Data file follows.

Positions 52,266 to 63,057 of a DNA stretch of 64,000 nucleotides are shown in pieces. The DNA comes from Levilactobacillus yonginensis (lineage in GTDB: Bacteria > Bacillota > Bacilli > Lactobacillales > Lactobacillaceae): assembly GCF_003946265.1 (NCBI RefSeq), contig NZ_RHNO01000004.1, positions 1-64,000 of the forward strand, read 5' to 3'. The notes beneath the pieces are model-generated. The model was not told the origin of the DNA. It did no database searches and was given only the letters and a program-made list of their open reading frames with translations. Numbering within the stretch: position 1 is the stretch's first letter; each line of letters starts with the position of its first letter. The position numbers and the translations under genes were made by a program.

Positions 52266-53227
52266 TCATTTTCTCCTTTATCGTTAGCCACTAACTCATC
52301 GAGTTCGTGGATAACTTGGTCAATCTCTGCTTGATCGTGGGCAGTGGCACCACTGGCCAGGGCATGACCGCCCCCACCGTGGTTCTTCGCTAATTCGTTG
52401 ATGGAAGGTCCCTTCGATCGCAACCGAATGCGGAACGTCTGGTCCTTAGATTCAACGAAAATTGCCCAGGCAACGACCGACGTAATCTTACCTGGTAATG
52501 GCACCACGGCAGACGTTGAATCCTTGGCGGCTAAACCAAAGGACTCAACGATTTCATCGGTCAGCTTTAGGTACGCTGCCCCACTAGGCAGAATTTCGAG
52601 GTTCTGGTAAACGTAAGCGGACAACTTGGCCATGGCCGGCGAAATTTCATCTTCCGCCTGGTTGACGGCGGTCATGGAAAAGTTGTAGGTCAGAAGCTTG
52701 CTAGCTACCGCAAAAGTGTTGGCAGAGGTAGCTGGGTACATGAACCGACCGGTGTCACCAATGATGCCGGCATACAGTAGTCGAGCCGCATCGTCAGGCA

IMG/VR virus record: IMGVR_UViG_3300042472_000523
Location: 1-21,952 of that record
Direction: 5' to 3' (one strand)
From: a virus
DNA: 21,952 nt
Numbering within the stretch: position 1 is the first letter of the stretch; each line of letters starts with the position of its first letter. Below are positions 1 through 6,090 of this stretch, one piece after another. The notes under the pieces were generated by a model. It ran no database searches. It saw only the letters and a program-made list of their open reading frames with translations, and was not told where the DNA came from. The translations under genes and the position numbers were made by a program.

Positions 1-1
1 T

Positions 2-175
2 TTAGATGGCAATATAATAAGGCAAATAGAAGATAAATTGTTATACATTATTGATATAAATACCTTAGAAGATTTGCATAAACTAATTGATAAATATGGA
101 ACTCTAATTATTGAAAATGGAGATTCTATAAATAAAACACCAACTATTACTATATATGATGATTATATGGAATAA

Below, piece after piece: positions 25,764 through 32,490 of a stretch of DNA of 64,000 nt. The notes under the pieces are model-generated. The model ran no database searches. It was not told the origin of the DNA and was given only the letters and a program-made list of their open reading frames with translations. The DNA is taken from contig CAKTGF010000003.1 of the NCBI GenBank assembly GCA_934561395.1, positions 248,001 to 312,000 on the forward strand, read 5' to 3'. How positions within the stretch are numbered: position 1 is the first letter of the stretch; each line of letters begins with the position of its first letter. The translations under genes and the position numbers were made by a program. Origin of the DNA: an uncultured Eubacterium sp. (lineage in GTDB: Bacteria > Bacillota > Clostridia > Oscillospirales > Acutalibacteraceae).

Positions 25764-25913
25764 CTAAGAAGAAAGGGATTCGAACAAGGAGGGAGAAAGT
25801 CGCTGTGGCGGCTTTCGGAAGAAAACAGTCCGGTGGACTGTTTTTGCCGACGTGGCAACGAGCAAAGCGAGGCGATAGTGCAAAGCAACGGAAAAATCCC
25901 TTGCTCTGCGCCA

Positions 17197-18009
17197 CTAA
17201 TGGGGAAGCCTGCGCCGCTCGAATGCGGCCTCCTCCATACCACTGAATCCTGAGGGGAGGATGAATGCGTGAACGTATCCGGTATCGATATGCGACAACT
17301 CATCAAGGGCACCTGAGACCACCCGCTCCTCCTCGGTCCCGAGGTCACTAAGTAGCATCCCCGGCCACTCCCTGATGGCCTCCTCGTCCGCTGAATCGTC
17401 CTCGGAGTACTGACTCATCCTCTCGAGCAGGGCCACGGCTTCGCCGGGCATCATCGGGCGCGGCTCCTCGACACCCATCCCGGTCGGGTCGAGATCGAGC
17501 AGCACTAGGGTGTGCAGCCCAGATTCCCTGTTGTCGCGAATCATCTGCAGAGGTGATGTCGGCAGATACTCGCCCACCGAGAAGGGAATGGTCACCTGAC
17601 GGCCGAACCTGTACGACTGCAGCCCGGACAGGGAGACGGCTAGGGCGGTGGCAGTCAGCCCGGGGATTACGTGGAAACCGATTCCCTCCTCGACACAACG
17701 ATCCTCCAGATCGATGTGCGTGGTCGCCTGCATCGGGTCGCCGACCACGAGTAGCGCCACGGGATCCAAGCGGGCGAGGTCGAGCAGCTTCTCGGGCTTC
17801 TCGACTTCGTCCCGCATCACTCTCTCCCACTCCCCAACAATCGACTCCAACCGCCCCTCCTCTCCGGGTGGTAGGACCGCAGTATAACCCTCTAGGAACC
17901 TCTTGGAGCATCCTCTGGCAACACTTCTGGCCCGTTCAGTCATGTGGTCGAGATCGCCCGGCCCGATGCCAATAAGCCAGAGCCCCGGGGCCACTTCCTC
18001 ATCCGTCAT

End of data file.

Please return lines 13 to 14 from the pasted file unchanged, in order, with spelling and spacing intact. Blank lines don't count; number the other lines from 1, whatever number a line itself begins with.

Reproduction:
DNA: 21,952 nt
Numbering within the stretch: position 1 is the first letter of the stretch; each line of letters starts with the position of its first letter. Below are positions 1 through 6,090 of this stretch, one piece after another. The notes under the pieces were generated by a model. It ran no database searches. It saw only the letters and a program-made list of their open reading frames with translations, and was not told where the DNA came from. The translations under genes and the position numbers were made by a program.